Agency outlines the rights of premature babies and abortion survivors to same medical care available to everyone.
A U.S. Department of Health and Human Services agency has reissued a memorandum reminding hospitals of their obligation to treat all infants “born alive,” including those who have survived abortions.
The Centers for Medicare & Medicaid Services first issued the memorandum in 2005, following the passage of the Born-Alive Infant Protection Act of 2002. The memorandum serves as a reminder to hospitals of their obligation to provide emergency medical treatment to every infant “at any stage of development.”
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Under the Born-Alive Infants Protection Act, an infant is defined as an “individual” and is entitled to protection of “individual[s]” under the Emergency Medical Treatment and Labor Act (EMTALA), which requires emergency departments to provide medical treatment to any individual who comes to the hospital suffering from an emergency medical condition.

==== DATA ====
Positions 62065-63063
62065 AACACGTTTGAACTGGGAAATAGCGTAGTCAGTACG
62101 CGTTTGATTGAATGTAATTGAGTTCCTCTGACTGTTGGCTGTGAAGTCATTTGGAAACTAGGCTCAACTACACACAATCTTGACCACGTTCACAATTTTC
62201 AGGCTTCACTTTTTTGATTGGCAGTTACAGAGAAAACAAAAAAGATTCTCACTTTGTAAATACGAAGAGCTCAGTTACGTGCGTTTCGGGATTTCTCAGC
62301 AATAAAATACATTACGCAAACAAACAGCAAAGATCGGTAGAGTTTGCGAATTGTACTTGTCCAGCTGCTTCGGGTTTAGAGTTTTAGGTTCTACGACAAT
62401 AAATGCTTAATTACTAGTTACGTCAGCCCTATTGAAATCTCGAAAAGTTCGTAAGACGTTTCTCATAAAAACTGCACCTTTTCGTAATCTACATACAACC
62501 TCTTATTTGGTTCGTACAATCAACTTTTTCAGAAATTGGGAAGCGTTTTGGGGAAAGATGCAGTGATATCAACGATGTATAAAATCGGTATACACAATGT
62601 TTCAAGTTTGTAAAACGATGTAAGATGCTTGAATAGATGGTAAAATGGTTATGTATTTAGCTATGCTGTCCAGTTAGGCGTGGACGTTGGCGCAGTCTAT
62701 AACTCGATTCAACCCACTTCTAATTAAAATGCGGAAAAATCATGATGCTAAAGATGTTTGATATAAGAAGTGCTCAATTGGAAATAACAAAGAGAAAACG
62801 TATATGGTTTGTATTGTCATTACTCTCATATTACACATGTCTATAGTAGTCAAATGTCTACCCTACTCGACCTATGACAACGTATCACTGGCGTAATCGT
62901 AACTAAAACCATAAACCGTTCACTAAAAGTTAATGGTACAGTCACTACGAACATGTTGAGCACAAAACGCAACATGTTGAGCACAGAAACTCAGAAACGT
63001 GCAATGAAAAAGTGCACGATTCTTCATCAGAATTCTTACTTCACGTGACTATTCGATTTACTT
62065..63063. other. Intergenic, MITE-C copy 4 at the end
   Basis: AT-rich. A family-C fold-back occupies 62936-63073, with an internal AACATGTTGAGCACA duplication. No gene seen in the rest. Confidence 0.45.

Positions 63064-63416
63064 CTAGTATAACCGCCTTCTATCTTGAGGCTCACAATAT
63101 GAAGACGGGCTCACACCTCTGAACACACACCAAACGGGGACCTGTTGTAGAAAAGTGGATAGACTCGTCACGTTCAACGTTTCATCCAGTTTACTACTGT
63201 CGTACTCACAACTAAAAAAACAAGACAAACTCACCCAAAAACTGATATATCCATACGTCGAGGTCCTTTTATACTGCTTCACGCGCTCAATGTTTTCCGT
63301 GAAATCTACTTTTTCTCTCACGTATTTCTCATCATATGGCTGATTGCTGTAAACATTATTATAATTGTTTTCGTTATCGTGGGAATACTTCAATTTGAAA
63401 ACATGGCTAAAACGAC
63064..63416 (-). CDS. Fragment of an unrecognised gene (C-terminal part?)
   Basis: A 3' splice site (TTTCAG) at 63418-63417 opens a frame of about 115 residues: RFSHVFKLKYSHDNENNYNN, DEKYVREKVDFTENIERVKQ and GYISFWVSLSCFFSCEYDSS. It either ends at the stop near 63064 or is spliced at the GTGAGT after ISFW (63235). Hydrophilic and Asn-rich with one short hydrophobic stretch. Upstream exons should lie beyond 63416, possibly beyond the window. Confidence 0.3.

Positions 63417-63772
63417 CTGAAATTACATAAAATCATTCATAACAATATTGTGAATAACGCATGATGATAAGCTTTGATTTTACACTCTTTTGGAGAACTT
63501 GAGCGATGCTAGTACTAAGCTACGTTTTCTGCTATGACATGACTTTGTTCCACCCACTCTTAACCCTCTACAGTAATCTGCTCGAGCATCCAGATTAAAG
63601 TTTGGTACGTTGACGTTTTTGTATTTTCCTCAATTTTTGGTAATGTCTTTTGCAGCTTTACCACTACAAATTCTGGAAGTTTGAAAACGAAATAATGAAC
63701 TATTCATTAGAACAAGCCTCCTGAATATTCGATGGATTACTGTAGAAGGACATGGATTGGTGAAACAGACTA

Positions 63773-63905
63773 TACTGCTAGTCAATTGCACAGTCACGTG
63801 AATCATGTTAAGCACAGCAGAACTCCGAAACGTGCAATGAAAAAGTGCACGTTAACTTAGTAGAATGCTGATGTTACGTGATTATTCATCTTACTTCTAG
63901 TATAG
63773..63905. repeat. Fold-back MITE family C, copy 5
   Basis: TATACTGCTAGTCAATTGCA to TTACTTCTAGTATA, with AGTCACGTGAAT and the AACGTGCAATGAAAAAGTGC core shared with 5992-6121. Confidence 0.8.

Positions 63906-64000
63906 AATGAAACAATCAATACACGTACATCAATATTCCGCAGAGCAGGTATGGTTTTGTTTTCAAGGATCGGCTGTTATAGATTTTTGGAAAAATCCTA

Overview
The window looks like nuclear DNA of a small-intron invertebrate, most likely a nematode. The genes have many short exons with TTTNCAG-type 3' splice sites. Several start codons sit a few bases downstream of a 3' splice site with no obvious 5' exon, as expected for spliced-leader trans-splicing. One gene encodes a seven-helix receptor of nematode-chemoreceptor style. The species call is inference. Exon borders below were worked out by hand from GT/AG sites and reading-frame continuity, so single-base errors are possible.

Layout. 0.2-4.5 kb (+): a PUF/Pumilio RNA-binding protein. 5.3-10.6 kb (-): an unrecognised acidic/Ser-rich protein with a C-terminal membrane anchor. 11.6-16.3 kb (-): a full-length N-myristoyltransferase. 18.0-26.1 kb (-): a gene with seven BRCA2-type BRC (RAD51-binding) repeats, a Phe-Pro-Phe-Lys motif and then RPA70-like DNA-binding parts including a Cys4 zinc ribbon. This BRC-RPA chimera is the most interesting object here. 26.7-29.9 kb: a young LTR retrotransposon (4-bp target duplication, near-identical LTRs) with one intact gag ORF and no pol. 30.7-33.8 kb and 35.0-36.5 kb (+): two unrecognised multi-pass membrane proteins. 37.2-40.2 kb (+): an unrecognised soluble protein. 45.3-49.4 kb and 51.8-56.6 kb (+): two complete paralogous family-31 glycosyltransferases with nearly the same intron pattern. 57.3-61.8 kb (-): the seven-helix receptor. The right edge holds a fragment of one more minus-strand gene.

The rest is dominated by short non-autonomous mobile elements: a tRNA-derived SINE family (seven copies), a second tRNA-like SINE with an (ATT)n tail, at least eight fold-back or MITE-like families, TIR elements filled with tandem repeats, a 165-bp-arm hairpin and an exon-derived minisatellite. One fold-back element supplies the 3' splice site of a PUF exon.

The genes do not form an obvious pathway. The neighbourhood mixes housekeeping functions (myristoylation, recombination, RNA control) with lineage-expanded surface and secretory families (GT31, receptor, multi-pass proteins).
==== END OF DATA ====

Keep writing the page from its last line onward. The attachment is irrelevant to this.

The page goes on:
Under the legislation, to be “born alive” refers to a human being that has been expelled or extracted:
from his or her mother … at any stage of development, who after such expulsion or extraction breathes or has a beating heart, pulsation of the umbilical cord, or definite movement of voluntary muscles, regardless of whether the expulsion or extraction occurs as a result of natural or induced labor, cesarean section or induced abortion.
Earlier this year, following the uproar that ensued after Virginia Delegate Kathy Tran said in a committee hearing that a bill she was sponsoring would allow abortion when a woman was showing signs of labor, U.S. Senator Ben Sasse (R-NE) sponsored a bill that would have threatened doctors who fail to treat survivors of abortion with prison time.
The Born-Alive Abortion Survivors Protection Act, which did not get the 60 votes it needed to move forward, would have required that doctors faced with a baby born alive after a failed attempt at abortion ensure that the baby “is immediately transported and admitted to a hospital.” Doctors who failed to comply would face a fine and up to five years in prison.